In the mid 15th century, France was significantly smaller than it is today, and numerous border provinces (such as Roussillon, Cerdagne, Calais, Béarn, Navarre, County of Foix, Flanders, Artois, Lorraine, Alsace, Trois-Évêchés, Franche-Comté, Savoy, Bresse, Bugey, Gex, Nice, Provence, and Brittany) were autonomous or foreign-held (as by England); there were also foreign enclaves, like the Comtat Venaissin. In addition, certain provinces within France were ostensibly personal fiefdoms of noble families (like the Bourbonnais, Marche, Forez and Auvergne provinces held by the House of Bourbon until the provinces were forcibly integrated into the royal domaine in 1527 after the fall of the Charles III, Duke of Bourbon).
The late 15th, 16th and 17th centuries would see France undergo a massive territorial expansion and an attempt to better integrate its provinces into an administrative whole. During this period, France expanded to nearly its modern territorial extent through the acquisition of Picardy, Burgundy, Anjou, Maine, Provence, Brittany, Franche-Comté, French Flanders, Navarre, Roussillon, the Duchy of Lorraine, Alsace and Corsica.
French acquisitions from 1461-1789:
- under Louis XI - Provence (1482), Dauphiné (1461, under French control since 1349)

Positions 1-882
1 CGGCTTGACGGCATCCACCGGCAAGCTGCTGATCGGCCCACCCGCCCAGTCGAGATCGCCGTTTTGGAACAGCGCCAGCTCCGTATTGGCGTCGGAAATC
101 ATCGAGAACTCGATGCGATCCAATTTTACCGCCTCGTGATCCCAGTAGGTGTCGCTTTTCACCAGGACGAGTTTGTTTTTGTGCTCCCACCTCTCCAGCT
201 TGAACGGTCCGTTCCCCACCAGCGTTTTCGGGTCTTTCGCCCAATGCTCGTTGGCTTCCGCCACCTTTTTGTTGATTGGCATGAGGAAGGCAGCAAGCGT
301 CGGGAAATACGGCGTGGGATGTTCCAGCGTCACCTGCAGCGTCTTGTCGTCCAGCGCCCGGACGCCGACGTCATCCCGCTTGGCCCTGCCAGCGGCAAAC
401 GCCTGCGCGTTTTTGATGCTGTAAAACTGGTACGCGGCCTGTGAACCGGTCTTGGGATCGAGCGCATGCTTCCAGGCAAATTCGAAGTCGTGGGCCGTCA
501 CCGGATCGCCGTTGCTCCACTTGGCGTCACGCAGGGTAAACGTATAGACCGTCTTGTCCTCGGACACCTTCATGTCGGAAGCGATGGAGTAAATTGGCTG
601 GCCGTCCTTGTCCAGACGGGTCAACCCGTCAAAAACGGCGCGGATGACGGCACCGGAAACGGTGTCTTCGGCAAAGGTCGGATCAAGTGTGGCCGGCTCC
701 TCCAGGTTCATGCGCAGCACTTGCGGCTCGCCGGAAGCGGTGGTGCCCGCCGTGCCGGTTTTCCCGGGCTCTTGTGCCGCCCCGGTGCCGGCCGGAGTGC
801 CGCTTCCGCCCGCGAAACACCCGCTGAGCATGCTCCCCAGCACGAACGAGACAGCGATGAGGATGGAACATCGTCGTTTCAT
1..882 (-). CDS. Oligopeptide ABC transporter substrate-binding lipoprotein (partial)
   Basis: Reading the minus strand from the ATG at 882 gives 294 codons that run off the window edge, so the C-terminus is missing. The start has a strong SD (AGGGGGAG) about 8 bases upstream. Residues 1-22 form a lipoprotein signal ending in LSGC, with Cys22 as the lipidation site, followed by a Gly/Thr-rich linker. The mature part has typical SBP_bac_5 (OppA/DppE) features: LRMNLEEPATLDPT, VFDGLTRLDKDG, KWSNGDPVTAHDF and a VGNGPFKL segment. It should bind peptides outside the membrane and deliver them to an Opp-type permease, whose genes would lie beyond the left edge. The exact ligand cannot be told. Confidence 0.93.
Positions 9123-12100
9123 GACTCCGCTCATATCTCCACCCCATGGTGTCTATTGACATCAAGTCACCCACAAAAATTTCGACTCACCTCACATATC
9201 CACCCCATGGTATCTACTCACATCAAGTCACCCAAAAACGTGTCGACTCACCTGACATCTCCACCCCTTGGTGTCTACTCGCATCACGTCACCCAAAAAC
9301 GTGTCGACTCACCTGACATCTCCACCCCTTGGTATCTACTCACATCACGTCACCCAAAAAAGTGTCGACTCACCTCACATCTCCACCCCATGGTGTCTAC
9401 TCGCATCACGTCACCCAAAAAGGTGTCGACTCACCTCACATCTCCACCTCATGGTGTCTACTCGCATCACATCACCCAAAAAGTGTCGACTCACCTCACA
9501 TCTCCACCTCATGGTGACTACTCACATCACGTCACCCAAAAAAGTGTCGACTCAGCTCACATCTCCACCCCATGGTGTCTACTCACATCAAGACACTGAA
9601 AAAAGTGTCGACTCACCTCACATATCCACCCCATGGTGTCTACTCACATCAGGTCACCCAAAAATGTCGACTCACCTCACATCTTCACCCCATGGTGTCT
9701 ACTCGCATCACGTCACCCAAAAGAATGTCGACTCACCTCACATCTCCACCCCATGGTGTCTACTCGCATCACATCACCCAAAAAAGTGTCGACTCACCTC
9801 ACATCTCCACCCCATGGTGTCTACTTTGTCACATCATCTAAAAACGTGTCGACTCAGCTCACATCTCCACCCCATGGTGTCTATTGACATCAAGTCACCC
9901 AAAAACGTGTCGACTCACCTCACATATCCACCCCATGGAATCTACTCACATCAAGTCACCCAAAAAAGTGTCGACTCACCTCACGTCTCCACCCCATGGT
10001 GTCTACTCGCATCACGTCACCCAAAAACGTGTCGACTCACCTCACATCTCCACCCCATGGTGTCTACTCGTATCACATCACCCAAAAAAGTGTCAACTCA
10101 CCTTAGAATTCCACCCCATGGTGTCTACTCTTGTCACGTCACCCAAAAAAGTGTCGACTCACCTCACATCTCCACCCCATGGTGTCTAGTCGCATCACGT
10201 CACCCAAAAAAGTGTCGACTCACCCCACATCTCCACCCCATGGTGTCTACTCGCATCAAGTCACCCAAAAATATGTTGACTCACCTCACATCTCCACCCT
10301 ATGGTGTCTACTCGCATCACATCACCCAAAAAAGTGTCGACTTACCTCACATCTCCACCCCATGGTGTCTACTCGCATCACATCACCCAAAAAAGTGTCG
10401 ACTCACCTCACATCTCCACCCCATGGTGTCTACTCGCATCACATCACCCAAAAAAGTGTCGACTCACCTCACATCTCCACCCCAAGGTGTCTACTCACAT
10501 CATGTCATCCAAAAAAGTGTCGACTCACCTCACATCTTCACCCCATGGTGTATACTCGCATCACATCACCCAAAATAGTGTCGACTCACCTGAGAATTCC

- under Henry II - Calais, Trois-Évêchés (1552)
- under Henry IV - County of Foix (1607)
- under Louis XIII - Béarn and Navarre (1620, under French control since 1589 as part of Henry IV's possessions)
- under Louis XIV
- Treaty of Westphalia (1648) - Alsace
- Treaty of the Pyrenees (1659) - Artois, Northern Catalonia (Roussillon, Cerdagne)
- Treaty of Nijmegen (1678-9) - Franche-Comté, Flanders
- under Louis XV - Lorraine (1766), Corsica (1768)
Only the Duchy of Savoy, the city of Nice and some other small papal (e.g., Avignon) and foreign possessions would be acquired later. (For a map of historic French provinces, see Provinces of France). France also embarked on exploration, colonisation, and mercantile exchanges with the Americas (New France, Louisiana, Martinique, Guadeloupe, Haiti, French Guiana), India (Pondicherry), the Indian Ocean (Réunion), the Far East, and a few African trading posts.
Although Paris was the capital of France, the later Valois kings largely abandoned the city as their primary residence, preferring instead various châteaux of the Loire Valley and Parisian countryside. Henry IV made Paris his primary residence (promoting a major building boom in private mansions), but Louis XIV once again withdrew from the city in the last decades of his reign and Versailles became the primary seat of the French monarchy for much of the following century.
The administrative and legal system in France in this period is generally called the Ancien Régime.
Read more about this topic: Early Modern France
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